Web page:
Concerns about threats to dignity were also evident in subjects' statements reflecting their desire for respect from others with regard to their decision-making authority and their basic wishes. Participants discussed the importance of having made funeral and burial arrangements prior to their death so that family members would be relieved of that task. They saw this responsibility as being inherent to garnering respect from others and believed that they would be criticized if they burdened their families with tasks that they could have completed themselves. Participants also verbalized ideas about the conveyance of respect and disrespect from health care professionals. In an idea not mentioned elsewhere in the current literature, some subjects felt that completing an advance directive would cause white health care professionals to respect them as individuals who had thoughtfully planned. For example, when questioned about the importance of advance directives, one male subject stated:

People are treated differently if they have an advance directive versus not having an advance directive. Having an advance directive [is equated with] having a plan and when doctors and nurses see that you have a plan, it commands respect. They will respect you more because you have made a plan.

Comments such as these seem to express a belief that Black American patients have to do something to merit respect from white health care professionals. In other words, Black Americans are not intrinsically respected, but must do something in order to earn respect. The idea of respect was also reflected in participants' stories about feeling disrespected in illness/care situations in which subjects' opinions were ignored or disregarded. One participant relayed the following experience of being informed about advance directives, upon admission:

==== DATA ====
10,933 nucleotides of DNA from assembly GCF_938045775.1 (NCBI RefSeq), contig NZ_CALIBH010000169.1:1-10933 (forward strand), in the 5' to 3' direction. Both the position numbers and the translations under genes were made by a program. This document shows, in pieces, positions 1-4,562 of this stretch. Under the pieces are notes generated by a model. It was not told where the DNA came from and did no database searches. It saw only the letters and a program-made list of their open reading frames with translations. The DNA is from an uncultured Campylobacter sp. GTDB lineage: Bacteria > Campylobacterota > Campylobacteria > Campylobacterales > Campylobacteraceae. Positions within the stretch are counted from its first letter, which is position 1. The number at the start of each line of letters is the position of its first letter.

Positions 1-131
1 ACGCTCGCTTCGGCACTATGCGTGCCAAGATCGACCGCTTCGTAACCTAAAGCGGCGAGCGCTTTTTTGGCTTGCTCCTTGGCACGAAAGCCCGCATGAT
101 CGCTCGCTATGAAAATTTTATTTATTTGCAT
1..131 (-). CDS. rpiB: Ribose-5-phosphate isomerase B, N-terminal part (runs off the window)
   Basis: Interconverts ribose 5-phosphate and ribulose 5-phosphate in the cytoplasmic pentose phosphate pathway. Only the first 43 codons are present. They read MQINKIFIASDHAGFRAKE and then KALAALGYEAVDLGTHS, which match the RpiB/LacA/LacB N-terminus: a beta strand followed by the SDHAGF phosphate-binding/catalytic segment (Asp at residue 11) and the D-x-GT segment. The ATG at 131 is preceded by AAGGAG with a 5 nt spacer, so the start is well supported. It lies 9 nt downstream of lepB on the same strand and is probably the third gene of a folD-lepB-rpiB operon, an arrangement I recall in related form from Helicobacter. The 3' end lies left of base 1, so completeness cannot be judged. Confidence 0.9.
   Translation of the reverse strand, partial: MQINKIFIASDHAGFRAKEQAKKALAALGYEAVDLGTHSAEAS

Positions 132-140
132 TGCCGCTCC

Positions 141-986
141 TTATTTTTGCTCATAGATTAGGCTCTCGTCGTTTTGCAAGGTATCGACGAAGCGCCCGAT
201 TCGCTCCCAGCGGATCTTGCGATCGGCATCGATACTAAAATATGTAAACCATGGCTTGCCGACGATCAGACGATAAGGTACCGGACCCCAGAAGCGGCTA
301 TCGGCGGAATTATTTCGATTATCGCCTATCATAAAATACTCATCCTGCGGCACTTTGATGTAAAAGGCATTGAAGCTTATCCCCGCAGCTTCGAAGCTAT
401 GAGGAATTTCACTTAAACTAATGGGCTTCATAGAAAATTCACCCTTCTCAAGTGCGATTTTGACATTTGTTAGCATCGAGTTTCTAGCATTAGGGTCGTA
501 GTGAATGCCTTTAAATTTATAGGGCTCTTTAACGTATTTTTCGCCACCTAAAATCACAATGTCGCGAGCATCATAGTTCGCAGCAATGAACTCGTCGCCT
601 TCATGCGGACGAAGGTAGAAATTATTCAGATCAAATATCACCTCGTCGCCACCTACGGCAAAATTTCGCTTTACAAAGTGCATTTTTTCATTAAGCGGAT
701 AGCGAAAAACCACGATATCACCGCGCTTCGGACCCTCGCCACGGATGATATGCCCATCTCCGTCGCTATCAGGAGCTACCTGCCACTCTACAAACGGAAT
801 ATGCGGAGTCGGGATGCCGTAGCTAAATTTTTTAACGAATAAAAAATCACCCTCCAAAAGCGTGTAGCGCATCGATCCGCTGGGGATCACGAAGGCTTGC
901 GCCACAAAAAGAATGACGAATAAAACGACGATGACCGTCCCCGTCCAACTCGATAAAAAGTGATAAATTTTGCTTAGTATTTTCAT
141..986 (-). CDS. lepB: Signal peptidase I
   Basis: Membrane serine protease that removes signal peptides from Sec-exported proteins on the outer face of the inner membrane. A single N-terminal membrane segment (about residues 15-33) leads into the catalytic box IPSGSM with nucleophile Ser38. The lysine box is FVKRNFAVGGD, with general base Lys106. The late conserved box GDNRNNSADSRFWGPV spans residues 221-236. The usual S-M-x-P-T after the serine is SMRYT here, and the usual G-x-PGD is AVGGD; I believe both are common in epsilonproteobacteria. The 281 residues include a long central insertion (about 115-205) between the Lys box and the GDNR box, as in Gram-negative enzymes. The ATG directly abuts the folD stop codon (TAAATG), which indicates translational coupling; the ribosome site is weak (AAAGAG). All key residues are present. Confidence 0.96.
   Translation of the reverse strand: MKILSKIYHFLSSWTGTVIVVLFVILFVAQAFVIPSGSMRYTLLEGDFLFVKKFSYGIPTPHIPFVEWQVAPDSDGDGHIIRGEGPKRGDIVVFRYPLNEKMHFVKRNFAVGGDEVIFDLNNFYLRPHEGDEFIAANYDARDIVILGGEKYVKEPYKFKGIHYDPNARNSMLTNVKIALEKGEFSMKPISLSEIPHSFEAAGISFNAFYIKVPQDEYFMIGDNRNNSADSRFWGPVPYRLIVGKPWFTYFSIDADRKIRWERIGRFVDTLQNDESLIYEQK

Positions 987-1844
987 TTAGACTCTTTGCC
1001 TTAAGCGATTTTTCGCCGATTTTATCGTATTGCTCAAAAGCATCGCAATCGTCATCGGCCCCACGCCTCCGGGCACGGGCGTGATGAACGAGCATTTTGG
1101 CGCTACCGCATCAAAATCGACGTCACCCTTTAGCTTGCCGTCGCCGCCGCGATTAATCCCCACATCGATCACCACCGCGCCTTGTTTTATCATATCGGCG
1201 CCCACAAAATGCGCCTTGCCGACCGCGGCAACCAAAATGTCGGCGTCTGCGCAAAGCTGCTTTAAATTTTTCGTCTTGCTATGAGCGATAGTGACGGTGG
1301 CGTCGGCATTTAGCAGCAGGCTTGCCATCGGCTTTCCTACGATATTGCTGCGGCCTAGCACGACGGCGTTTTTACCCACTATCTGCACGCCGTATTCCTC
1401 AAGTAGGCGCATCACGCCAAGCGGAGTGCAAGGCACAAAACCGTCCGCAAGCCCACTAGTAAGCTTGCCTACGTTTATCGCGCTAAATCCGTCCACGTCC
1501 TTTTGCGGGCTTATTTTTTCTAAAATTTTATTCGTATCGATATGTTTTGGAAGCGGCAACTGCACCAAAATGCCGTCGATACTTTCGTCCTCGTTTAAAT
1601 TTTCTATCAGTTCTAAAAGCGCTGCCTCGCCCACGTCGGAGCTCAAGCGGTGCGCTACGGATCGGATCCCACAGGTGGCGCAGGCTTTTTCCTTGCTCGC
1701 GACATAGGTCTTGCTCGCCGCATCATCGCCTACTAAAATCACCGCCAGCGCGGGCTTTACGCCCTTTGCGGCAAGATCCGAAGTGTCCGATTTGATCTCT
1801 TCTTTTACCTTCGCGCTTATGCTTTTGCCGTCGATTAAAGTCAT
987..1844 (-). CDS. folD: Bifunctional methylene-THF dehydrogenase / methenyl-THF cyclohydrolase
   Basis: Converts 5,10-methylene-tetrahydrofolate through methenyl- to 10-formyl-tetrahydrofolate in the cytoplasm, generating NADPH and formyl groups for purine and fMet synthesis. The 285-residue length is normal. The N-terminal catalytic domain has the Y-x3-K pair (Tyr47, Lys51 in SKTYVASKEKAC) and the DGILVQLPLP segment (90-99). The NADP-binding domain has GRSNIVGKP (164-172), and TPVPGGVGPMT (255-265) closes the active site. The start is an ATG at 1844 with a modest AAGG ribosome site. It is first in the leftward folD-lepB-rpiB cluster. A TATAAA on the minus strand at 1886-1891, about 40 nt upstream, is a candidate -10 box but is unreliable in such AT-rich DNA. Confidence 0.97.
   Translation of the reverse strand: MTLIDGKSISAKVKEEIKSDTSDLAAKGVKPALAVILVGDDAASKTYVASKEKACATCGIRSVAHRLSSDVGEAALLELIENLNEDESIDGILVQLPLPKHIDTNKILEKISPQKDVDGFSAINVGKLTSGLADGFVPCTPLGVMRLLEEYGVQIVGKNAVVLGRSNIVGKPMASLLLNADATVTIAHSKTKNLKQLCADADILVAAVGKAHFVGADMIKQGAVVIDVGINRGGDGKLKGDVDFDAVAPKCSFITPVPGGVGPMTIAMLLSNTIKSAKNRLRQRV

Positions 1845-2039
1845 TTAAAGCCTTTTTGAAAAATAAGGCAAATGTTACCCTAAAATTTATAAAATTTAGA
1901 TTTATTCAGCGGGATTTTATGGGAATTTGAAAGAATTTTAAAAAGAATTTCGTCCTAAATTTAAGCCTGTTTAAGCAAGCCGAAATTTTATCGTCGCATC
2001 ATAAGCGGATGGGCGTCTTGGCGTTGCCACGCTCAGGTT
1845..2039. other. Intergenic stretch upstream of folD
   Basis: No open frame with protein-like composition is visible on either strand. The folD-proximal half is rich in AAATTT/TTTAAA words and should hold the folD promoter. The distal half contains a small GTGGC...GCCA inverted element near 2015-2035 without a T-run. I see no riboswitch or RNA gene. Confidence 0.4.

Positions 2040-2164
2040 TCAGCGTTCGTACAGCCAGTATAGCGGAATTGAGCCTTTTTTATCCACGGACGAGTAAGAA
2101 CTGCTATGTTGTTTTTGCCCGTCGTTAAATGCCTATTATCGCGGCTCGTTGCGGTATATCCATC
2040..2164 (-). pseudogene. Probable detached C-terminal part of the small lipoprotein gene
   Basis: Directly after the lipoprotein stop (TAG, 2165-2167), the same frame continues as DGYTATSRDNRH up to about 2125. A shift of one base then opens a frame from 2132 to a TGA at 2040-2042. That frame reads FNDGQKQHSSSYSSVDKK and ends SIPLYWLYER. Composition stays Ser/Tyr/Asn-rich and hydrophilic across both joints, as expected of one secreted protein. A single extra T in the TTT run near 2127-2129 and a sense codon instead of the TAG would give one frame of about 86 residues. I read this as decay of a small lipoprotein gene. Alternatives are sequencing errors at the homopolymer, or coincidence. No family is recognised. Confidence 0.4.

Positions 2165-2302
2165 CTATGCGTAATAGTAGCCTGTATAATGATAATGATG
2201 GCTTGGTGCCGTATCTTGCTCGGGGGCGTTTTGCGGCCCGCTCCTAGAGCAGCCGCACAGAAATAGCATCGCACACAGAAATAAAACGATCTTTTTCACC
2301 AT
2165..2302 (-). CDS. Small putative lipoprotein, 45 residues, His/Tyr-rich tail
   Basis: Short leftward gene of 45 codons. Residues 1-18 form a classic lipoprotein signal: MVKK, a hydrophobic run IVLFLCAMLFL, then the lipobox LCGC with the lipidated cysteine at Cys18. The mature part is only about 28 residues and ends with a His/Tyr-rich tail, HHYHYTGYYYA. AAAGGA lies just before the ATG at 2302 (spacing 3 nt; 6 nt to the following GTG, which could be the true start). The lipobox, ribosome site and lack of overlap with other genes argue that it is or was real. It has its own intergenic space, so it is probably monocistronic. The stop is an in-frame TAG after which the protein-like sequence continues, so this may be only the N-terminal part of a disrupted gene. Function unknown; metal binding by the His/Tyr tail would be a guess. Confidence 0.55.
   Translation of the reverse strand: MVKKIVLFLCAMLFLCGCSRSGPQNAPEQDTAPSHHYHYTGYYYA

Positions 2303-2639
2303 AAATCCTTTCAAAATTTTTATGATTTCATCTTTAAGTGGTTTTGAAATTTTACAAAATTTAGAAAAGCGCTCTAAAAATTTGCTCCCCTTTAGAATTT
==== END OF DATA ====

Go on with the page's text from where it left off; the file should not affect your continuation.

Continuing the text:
Well, the way the nurse explained it to me I had to do it [submit a directive]. And, I hate for somebody to tell me I got to do it. Just ask me if I want to do it, and I probably would do it. So when they pushed and pushed and said I had to, I said no, I don't have to do anything. I can take care of my own business.

Black Americans' concerns about dignity were evident in the subjects' discussions about when further care becomes inappropriate. This study allowed for expression of opinions about specific contexts in which life-sustaining measures should be employed. That other studies have shown a strong bias toward extraordinary treatment regardless of prognosis might be explained by their focus on preferences regarding particular procedures rather than on other concerns. Such studies may not have allowed for an adequate assessment of issues of importance to the subjects. Rather than insisting that they be offered all available treatment, Black Americans, as well as all Americans, actually may be more concerned about how care will fit into their lives and whether or not it is consistent with the way they want to die.

Attention to maintenance of dignity for patients of any race should entail decision-making that considers the patient's roles, lifestyle, goals, beliefs, and relationships. Maintenance of dignity necessarily includes attention to ideas about characteristics of a desirable death.  Information that does not allow for the explication of contexts should be used cautiously. Finally, no information should ever be applied stereotypically. Such would constitute one of the biggest threats of all to human dignity.